This work was supported in part by R25CA057726, R01ES019315, P42ES005948, R01DK085173, R01ES016772, P01ES022831 and USEPA RD-83543701. The contents of this publication are solely the responsibility of the authors and do not necessarily represent the official views of the United States Environmental Protection Agency or the National Institutes of Health.


References

  1. Hu H: Exposure to metals. Prim Care 2000;27:983-996.
  2. Jomova K, Jenisova Z, Feszterova M, Baros S, Liska J, Hudecova D, Rhodes CJ, Valko M: Arsenic: toxicity, oxidative stress and human disease. J Appl Toxicol 2011;31:95-107.
  3. Bailey KA, Wu MC, Ward WO, Smeester L, Rager JE, Garcia-Vargas G, Del Razo LM, Drobna Z, Styblo M, Fry RC: Arsenic and the epigenome: interindividual differences in arsenic metabolism related to distinct patterns of DNA methylation. J Biochem Mol Toxicol 2013;27:106-115.
  4. Sanders AP, Smeester L, Rojas D, Debussycher T, Wu MC, Wright FA, Zhou YH, Laine JE, Rager JE, Swamy GK, et al: Cadmium exposure and the epigenome: exposure-associated patterns of DNA methylation in leukocytes from mother-baby pairs. Epigenetics 2014;9:212-221.
  5. Bezek S, Ujhazy E, Mach M, Navarova J, Dubovicky M: Developmental origin of chronic diseases: toxicological implication. Interdiscip Toxicol 2008;1:29-31.
  6. Godfrey KM, Barker DJ: Fetal programming and adult health. Public Health Nutr 2001;4:611-624.
  7. Dolinoy DC, Jirtle RL: Environmental epigenomics in human health and disease. Environ Mol Mutagen 2008;49:4-8.
  8. Irizarry RA, Ladd-Acosta C, Wen B, Wu Z, Montano C, Onyango P, Cui H, Gabo K, Rongione M, Webster M, et al: The human colon cancer methylome shows similar hypo- and hypermethylation at conserved tissue-specific CpG island shores. Nat Genet 2009;41:178-186.
  9. Weidman JR, Dolinoy DC, Murphy SK, Jirtle RL: Cancer susceptibility: epigenetic manifestation of environmental exposures. Cancer J 2007;13:9-16.
  10. Agency for Toxic Substances and Disease Registry: Priority list of hazardous substances. http://www.atsdr.cdc.gov/spl/.
  11. World Health Organization: Guidelines for drinking water quality. Geneva, WHO Press, 2006.
  12. Sengupta SR, Das NK, Datta PK: Pathogenesis, clinical features and pathology of chronic arsenicosis. Indian J Dermatol Venereol Leprol 2008;74:559-570.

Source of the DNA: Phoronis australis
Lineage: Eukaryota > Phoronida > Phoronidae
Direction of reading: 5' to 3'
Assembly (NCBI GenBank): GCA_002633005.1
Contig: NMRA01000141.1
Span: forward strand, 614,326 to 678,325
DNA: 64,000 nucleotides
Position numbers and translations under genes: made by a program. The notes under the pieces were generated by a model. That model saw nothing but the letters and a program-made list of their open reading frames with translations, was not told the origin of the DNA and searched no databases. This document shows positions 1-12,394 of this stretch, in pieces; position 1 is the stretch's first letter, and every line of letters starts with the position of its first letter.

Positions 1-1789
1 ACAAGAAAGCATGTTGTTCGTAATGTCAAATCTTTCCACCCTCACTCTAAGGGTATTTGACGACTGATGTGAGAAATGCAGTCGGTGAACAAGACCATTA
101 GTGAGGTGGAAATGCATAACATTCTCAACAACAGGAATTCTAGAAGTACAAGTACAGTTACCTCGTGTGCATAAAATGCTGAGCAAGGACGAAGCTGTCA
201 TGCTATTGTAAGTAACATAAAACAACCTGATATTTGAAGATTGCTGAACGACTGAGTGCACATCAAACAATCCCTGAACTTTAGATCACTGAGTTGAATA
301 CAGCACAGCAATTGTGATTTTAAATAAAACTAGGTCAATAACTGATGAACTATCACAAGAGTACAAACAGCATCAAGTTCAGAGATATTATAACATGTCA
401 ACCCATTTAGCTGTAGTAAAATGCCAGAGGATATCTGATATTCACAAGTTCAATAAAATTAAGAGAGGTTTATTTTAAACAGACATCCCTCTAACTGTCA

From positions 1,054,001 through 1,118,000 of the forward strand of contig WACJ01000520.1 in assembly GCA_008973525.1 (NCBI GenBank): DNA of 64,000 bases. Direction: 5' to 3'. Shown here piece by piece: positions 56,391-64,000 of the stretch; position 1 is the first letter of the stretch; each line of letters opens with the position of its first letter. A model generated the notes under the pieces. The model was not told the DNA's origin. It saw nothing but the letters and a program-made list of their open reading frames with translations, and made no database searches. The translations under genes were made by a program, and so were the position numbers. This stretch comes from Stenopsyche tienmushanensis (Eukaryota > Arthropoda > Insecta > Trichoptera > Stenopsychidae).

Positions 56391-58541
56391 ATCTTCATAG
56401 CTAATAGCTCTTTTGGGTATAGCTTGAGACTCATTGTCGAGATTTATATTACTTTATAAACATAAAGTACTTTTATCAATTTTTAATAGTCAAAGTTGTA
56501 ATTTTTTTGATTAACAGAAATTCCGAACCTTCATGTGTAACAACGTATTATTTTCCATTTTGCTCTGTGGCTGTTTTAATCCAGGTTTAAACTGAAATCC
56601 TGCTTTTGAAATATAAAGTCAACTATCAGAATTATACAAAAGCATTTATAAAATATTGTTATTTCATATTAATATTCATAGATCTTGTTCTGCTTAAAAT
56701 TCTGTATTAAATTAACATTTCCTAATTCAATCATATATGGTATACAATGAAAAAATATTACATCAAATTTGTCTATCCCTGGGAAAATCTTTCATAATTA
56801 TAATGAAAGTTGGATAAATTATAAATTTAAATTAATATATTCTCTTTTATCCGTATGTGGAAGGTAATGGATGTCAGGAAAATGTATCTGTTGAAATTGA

13. Bailey KA, Fry RC: Arsenic-induced changes to the epigenome; in Sahu SC (ed): Toxicology and Epigenetics. West Sussex, John Wiley & Sons Limited, 2012, pp 149-190.
  14. World Health Organization: Lead poisoning and health. http://www.who.int/mediacentre/factsheets/fs379/en/.
  15. Goyer RA: Transplacental transport of lead. Environ Health Perspect 1990;89:101-105.
  16. Lidsky TI, Schneider JS: Lead neurotoxicity in children: basic mechanisms and clinical correlates. Brain 2003;126:5-19.
  17. Pilsner JR, Hu H, Ettinger A, Sanchez BN, Wright RO, Cantonwine D, Lazarus A, Lamadrid-Figueroa H, Mercado-Garcia A, Tellez-Rojo MM, et al: Influence of prenatal lead exposure on genomic methylation of cord blood DNA. Environ Health Perspect 2009;117:1466-1471.
  18. Hou L, Zhang X, Wang D, Baccarelli A: Environmental chemical exposures and human epigenetics. Int J Epidemiol 2012;41:79-105.
  19. Falls JG, Pulford DJ, Wylie AA, Jirtle RL: Genomic imprinting: implications for human disease. Am J Pathol 1999;154:635-647.
  20. Waterland RA, Jirtle RL: Early nutrition, epigenetic changes at transposons and imprinted genes, and enhanced susceptibility to adult chronic diseases. Nutrition 2004;20:63-68.
  21. Reik W, Walter J: Genomic imprinting: parental influence on the genome. Nat Rev Genet 2001;2:21-32.
  22. Gluckman PD, Hanson MA: Living with the past: evolution, development, and patterns of disease. Science 2004;305:1733-1736.
  23. Perera F, Herbstman J: Prenatal environmental exposures, epigenetics, and disease. Reprod Toxicol 2011;31:363-373.
  24. Roseboom T, de Rooij S, Painter R: The Dutch famine and its long-term consequences for adult health. Early Hum Dev 2006;82:485-491.
  25. Heijmans BT, Tobi EW, Stein AD, Putter H, Blauw GJ, Susser ES, Slagboom PE, Lumey LH: Persistent epigenetic differences associated with prenatal exposure to famine in humans. Proc Natl Acad Sci USA 2008;105:17046-17049.
  26. Hoyo C, Murtha AP, Schildkraut JM, Jirtle RL, Demark-Wahnefried W, Forman MR, Iversen ES, Kurtzberg J, Overcash F, Huang Z, et al: Methylation variation at IGF2 differentially methylated regions and maternal folic acid use before and during pregnancy. Epigenetics 2011;6:928-936.
  27. Kile ML, Baccarelli A, Hoffman E, Tarantini L, Quamruzzaman Q, Rahman M, Mahiuddin G, Mostofa G, Hsueh YM, Wright RO, et al: Prenatal arsenic exposure and DNA methylation in maternal and umbilical cord blood leukocytes. Environ Health Perspect 2012;120:1061-1066.
  28. Rager JE, Bailey KA, Smeester L, Miller SK, Parker JS, Laine JE, Drobna Z, Currier J, Douillet C, Olshan AF, et al: Prenatal arsenic exposure and the epigenome: altered microRNAs associated with innate and adaptive immune signaling in newborn cord blood. Environ Mol Mutagen 2014;55:196-208.